• 0 avatar

      Shame they cost twice as much as a similarly equipped I.C.E vehicle.

      • 0 avatar
        FractureCritical

        not true.
        the Tesla competes against the big motor E class and the BMW 550i, both of which start at $63k. The gonzon Tesla rolls in at the high $90K range and competes against the AMG E class and the M5, both of which are about the same price…. and slower.

        so yeah, it’s more coin than a Festiva, but it’s price is market appropriate.

        • 0 avatar
          mcs

          With a 2 to 3 month order backlog, the market has spoken regarding the price and the electric only drivetrain.

        • 0 avatar

          “The Tesla competes against the big motor E class and the BMW 550i, both of which start at $63k.”

          The $85,000 and $100,000 model S might compete against those German cars, but a buyer would get wayyyy more out of an Impala, Genesis, CTS, XTS or 300 for a whole lot less.

          • 0 avatar
            Charliej

            If they want an Impala, Genesis, CTS, XTS or 300, I imagine they will buy one. If they want a Tesla they will buy that. I drive an older Chrysler, and I like it. But my next car will likely be a Honda. It takes all kinds. Just because you like barges, does not mean that all people do.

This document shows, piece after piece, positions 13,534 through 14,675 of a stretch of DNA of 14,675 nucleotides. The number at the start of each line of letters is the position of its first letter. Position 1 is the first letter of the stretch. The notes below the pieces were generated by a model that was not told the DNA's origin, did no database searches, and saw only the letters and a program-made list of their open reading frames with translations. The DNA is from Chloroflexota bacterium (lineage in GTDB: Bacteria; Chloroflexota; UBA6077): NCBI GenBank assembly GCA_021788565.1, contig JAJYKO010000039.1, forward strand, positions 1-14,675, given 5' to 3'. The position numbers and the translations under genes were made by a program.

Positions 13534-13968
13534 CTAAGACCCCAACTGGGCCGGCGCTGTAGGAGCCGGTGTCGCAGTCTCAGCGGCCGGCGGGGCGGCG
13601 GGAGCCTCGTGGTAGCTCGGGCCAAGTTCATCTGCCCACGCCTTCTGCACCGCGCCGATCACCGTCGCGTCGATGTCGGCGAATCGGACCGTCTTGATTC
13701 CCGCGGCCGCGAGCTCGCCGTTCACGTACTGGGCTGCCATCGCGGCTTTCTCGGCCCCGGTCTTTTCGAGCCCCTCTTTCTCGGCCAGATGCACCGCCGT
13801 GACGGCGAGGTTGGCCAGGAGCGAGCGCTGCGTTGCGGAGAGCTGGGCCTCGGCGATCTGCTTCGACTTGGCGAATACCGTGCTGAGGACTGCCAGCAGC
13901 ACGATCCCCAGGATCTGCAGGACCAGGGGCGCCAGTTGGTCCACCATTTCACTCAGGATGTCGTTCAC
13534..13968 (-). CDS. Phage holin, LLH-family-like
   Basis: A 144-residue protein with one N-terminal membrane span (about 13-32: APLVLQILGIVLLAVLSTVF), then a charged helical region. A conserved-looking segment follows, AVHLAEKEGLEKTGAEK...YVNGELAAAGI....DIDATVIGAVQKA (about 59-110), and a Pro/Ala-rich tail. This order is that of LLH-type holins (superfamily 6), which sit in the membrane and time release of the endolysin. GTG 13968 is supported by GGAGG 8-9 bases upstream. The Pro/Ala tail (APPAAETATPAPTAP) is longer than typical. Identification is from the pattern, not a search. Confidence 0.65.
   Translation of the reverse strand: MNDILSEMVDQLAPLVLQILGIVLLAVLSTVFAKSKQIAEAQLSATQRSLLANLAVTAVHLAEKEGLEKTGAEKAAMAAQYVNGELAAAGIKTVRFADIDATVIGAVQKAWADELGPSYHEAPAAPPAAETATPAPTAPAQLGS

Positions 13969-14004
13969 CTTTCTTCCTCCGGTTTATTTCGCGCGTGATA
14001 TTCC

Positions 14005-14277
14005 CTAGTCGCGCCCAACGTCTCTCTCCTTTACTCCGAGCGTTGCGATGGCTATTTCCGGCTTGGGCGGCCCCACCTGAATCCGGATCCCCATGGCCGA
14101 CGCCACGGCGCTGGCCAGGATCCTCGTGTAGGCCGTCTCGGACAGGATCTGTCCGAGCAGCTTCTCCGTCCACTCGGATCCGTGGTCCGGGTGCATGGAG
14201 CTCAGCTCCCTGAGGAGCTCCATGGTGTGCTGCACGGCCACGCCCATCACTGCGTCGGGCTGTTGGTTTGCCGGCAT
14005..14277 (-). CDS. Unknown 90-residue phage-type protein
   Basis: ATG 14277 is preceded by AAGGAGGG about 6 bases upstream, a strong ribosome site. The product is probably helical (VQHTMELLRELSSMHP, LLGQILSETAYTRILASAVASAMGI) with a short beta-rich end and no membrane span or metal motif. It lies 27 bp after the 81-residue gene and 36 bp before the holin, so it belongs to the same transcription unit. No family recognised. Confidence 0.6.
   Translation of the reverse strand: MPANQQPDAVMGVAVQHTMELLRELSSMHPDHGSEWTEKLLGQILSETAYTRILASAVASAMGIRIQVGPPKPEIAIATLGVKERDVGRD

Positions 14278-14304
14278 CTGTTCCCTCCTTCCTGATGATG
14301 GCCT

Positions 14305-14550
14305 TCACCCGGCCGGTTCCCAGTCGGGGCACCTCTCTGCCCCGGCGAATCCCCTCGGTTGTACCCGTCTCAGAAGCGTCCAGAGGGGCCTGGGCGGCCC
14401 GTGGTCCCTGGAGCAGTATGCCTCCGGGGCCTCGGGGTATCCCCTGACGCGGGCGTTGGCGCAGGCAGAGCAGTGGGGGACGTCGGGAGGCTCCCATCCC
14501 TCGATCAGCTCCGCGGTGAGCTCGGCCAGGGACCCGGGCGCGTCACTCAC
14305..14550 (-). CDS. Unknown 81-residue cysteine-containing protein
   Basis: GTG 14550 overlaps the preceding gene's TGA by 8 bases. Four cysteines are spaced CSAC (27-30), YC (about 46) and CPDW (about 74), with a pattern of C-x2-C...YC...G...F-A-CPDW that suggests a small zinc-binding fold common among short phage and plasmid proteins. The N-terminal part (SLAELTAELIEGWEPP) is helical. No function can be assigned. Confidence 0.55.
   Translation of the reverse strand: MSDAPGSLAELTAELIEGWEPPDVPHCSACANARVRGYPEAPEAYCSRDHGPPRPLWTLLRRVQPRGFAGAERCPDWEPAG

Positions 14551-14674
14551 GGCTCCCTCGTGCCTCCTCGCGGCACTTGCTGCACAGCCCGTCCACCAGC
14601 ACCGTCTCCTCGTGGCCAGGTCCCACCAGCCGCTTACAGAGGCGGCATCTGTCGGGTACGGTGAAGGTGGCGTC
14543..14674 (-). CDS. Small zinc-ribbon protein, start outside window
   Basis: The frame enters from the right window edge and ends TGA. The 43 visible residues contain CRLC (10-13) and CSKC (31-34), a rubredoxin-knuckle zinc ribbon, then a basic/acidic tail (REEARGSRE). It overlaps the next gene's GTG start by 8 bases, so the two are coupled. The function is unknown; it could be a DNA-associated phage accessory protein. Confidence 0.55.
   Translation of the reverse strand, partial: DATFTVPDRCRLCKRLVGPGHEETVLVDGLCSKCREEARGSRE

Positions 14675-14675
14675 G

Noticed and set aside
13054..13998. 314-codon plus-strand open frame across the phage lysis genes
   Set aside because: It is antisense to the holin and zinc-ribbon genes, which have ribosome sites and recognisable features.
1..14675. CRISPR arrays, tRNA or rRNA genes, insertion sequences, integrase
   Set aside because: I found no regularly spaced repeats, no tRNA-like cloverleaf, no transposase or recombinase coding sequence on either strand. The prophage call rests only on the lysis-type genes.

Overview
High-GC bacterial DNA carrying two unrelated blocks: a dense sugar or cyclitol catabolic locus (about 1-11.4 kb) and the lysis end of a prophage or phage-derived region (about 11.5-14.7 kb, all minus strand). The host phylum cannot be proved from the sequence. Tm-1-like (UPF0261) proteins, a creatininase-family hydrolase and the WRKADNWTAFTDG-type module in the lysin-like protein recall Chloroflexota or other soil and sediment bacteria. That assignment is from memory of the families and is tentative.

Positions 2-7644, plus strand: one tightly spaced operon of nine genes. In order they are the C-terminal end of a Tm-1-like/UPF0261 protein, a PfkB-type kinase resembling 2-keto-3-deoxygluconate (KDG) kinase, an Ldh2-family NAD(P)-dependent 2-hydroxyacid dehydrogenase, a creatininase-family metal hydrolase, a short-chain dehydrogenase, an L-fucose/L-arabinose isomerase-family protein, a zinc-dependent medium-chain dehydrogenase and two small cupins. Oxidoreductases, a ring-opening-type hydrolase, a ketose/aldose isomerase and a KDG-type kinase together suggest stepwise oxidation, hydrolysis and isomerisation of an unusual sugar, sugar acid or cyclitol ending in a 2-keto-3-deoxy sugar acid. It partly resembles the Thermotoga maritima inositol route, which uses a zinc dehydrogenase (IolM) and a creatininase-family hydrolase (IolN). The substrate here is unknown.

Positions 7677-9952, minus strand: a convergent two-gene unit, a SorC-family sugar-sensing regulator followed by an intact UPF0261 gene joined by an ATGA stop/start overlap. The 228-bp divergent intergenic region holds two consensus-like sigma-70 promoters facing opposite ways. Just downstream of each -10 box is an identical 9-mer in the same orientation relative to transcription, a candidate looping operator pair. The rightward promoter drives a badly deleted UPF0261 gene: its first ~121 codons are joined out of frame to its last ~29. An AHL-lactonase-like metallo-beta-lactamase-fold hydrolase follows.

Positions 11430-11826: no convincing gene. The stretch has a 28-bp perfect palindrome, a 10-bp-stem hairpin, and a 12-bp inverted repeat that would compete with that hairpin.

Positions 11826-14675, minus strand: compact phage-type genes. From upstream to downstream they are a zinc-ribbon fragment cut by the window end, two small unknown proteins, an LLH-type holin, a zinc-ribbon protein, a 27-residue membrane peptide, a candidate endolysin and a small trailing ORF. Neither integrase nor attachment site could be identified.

• avatar
    KixStart

    This is curious. Tesla is using industry-standard cells to minimize cost. Much of the margin must already be squeezed out of them. How does a $2 billion investment to insource something that’s already cheap pay off?

    • 0 avatar
      mcs

      I think part of the reason is to recycle old battery packs to drop the price further.

      • 0 avatar
        KixStart

        That makes some sense but shouldn’t we be some years away from having copious amounts of old packs to recycle? Your observation improves the outlook but it still seems rather a stretch. Why not outsouce reconditioning/recycling? Mmm… perhaps there’s liability issues.

    • 0 avatar
      Pch101

      Since it can be paid for indirectly through the (inflated) stock price, it essentially costs the company nothing to do this.